Family, Uncategorized

An Open Letter to Pokemon Go Users

In a previous post I addressed those who are “Anti- Pokemon Go,” calling them out for what I believe is an intolerance of difference and a lack of understanding.  You can read that letter and why I decided to download Pokemon Go, as well as my family’s reaction here.    However, some of their points do need to be considered by the Pokemon-Go community.     The points that I have hard from people who don’t like the Pokemon-Go app, and my responses follow (taken from my original letter to people who were anti-pokemon go:

  1. I can’t walk or run or do anything in public places where I used to be able to do things without so many PEOPLE everywhere.  Um, so wait, only people with serious intentions are allowed to use public spaces?  I thought public spaces were for everyone in the community.  I mean, the community pays taxes to create and maintain these spaces, and I will get to this in another argument, but taxpayers include Pokemon-Go users.
  2. Users don’t pay attention and I have to dodge them when going about my daily activities (goes hand in hand with number one).  That is most certainly annoying.  And more an indication of the user than the game.  The game clearly states that users should be aware of and pay attention to their surroundings at all times.  And, chalk some of that up to “new toy” curiosity.  It should get less frustrating in a few weeks or so.  Recognize that things like geocaching and Ingress have been around for longer, and are similar (though not nearly the same) in nature.  Try to have a little patience while the craze settles down.
  3. People are getting hurt, even dying, because of this game.  No, people are getting hurt, or even dying because they aren’t playing responsibly.  Saying the game causes their death is like saying that the death of a person who drank too much alcohol and wrapped their car around a tree was the fault of the alcohol bottle, and while there is a whole argument of disease etc that can go with this, at the end of the day, the drinker could have called a cab, and been responsible with his drinking, and hopefully still be around.
  4. When you are outside walking, you should be enjoying the flowers, trees, animals, moon, sunshine, whatever.   When are eating dinner you should appreciate the taste of your green beans.  Just because a user is playing Pokemon-Go, doesn’t mean that they aren’t also enjoying the things that mother nature provides us.  I have seen screen shots of Pokemon enjoying a sunset, in gardens, “playing” with animals.  If anything, for people who are “heads down” and phone or PC oriented, this gets them quite out there enjoying mother nature, as well as man made, locations.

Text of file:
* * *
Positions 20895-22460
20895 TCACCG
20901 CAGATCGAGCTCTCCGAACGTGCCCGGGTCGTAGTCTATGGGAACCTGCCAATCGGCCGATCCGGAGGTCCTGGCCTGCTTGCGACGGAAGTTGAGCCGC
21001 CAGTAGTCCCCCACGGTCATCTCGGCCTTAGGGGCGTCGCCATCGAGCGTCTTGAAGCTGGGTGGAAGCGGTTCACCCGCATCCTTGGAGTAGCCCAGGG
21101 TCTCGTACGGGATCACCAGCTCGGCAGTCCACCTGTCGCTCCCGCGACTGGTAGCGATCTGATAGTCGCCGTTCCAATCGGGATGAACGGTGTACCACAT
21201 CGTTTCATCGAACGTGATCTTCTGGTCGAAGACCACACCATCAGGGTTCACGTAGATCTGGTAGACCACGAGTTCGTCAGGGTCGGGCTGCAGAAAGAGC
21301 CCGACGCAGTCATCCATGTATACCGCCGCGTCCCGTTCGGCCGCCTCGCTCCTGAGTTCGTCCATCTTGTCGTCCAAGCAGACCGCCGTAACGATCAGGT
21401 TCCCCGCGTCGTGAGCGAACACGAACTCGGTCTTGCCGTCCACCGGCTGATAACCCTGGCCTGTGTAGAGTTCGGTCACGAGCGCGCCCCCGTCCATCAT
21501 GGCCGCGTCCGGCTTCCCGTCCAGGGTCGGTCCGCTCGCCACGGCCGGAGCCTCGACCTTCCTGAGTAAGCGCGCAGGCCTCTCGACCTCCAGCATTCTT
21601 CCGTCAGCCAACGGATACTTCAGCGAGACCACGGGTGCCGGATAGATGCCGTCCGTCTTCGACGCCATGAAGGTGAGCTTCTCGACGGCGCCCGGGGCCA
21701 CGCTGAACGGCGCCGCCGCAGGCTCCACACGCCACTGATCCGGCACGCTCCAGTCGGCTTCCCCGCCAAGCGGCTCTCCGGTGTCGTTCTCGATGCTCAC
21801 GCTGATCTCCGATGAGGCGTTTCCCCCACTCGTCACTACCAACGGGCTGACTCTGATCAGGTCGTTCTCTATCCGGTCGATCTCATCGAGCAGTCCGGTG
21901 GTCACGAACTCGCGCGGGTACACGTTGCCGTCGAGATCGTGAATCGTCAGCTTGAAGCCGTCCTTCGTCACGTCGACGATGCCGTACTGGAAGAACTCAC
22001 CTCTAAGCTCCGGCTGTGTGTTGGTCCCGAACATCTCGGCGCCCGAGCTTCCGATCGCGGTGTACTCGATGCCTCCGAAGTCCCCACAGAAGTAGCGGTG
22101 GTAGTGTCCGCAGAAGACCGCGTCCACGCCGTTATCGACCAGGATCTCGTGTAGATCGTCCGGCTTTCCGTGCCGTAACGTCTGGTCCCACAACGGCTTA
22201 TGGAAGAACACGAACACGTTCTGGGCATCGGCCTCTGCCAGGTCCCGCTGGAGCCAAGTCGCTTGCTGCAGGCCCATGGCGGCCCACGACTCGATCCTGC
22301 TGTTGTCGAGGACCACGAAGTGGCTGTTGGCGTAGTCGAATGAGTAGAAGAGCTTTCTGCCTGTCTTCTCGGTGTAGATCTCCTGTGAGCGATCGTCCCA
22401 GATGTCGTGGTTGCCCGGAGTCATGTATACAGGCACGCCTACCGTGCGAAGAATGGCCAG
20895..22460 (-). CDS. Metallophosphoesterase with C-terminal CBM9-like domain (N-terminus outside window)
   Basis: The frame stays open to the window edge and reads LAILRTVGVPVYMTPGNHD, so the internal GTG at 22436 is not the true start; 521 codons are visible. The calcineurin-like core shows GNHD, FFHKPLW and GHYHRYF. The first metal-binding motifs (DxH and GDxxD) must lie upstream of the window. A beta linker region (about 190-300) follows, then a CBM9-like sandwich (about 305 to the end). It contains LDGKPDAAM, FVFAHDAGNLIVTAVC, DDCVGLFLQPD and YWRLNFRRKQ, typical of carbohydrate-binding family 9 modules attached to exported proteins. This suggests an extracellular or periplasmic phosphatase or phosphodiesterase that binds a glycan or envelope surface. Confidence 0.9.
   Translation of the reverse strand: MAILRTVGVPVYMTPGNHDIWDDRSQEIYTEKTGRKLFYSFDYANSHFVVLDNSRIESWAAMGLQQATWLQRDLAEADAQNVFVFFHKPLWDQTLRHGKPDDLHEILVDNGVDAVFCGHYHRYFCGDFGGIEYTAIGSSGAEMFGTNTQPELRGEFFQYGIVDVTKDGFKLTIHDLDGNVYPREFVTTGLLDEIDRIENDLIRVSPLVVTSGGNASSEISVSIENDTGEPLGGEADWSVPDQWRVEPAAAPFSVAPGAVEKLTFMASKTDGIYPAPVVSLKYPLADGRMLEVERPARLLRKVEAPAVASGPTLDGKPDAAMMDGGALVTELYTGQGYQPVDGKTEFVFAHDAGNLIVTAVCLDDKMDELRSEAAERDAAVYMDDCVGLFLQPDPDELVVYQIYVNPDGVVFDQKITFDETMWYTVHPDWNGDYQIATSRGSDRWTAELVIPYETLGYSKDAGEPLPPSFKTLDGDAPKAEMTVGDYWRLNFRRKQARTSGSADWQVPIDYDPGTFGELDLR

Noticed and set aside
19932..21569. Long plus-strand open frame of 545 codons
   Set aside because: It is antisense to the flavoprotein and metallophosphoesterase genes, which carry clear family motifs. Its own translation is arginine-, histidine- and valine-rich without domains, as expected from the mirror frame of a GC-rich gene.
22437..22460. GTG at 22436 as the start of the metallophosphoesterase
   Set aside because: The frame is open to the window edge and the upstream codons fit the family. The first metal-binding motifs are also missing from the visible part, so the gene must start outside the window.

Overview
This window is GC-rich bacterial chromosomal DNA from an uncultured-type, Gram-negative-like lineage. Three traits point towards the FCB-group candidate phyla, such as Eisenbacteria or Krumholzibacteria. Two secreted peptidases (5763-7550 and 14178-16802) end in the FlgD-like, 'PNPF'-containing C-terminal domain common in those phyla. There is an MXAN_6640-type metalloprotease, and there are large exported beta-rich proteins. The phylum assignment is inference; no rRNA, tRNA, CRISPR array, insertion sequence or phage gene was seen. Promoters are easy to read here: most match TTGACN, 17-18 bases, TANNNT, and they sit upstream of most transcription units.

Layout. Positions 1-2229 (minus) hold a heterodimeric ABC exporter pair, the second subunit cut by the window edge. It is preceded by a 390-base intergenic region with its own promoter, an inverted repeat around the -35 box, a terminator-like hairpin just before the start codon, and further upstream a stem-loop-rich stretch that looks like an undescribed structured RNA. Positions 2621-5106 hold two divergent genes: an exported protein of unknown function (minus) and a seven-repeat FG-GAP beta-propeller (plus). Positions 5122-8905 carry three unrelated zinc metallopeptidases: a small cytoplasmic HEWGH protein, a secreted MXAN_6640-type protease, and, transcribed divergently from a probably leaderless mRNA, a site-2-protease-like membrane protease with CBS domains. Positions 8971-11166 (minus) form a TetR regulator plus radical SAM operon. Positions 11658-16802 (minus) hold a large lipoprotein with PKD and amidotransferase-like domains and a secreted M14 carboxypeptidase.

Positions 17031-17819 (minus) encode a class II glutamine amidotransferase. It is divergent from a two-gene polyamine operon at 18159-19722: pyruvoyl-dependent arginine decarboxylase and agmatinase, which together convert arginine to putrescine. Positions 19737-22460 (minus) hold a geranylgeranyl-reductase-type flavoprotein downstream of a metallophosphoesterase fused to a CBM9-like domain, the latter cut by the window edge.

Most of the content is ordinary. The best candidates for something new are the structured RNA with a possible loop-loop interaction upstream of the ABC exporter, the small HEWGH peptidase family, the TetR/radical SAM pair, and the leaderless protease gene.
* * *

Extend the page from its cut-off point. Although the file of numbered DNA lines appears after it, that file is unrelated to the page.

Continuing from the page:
pokemon-go-nick_statt-screenshots-1.0
Source

As a Pokemon-go user it is hard to hear those over generalizations based on some people who give the game a bad name.  As a Pokemon-go user, you wish they would calm down and understand.  There are some things that you can do to make this game a little bit less like a war topic, and a little more friendly.

1. Be courteous in public places.   If you are in a public place, for example a park, then look around before you go hunting.  What do you see?  Take note of pathways that runners and bikers may be using.  Take note of stands of trees.  Take note of the swing set.   Gauge where you are in relation to these things. And then, when hunting, look up often, and reassess your relationship to these things.  It not only makes it easier for people who are not into the game to be a little less Anti-Pokemon Go, but is safer for you and them.  A biker who has to swerve to miss you may fall off his or her bike and end up with an injury, that could have been avoided.  A runner typically has earbuds in and is in a runner’s zone, kinda like you might get into a hunter zone, and two people in a zone can create a collision.  Runners are not asking you to be the only aware person, just that you be aware ALSO.  And they will do their part to be aware of you.  Stands of trees, particularly in the midwest, and in North America in general, are prone to having things like poison ivy, poison oak and other skin irritants growing in them.  Accidentally wondering into that isn’t fun for a lot of people.  Knowing where the swings are helps you to be able to make sure that you are walking far enough away from them so as to not get smacked by a swinger.  It’s not like you can just stop a swing midair because someone walked in front of you.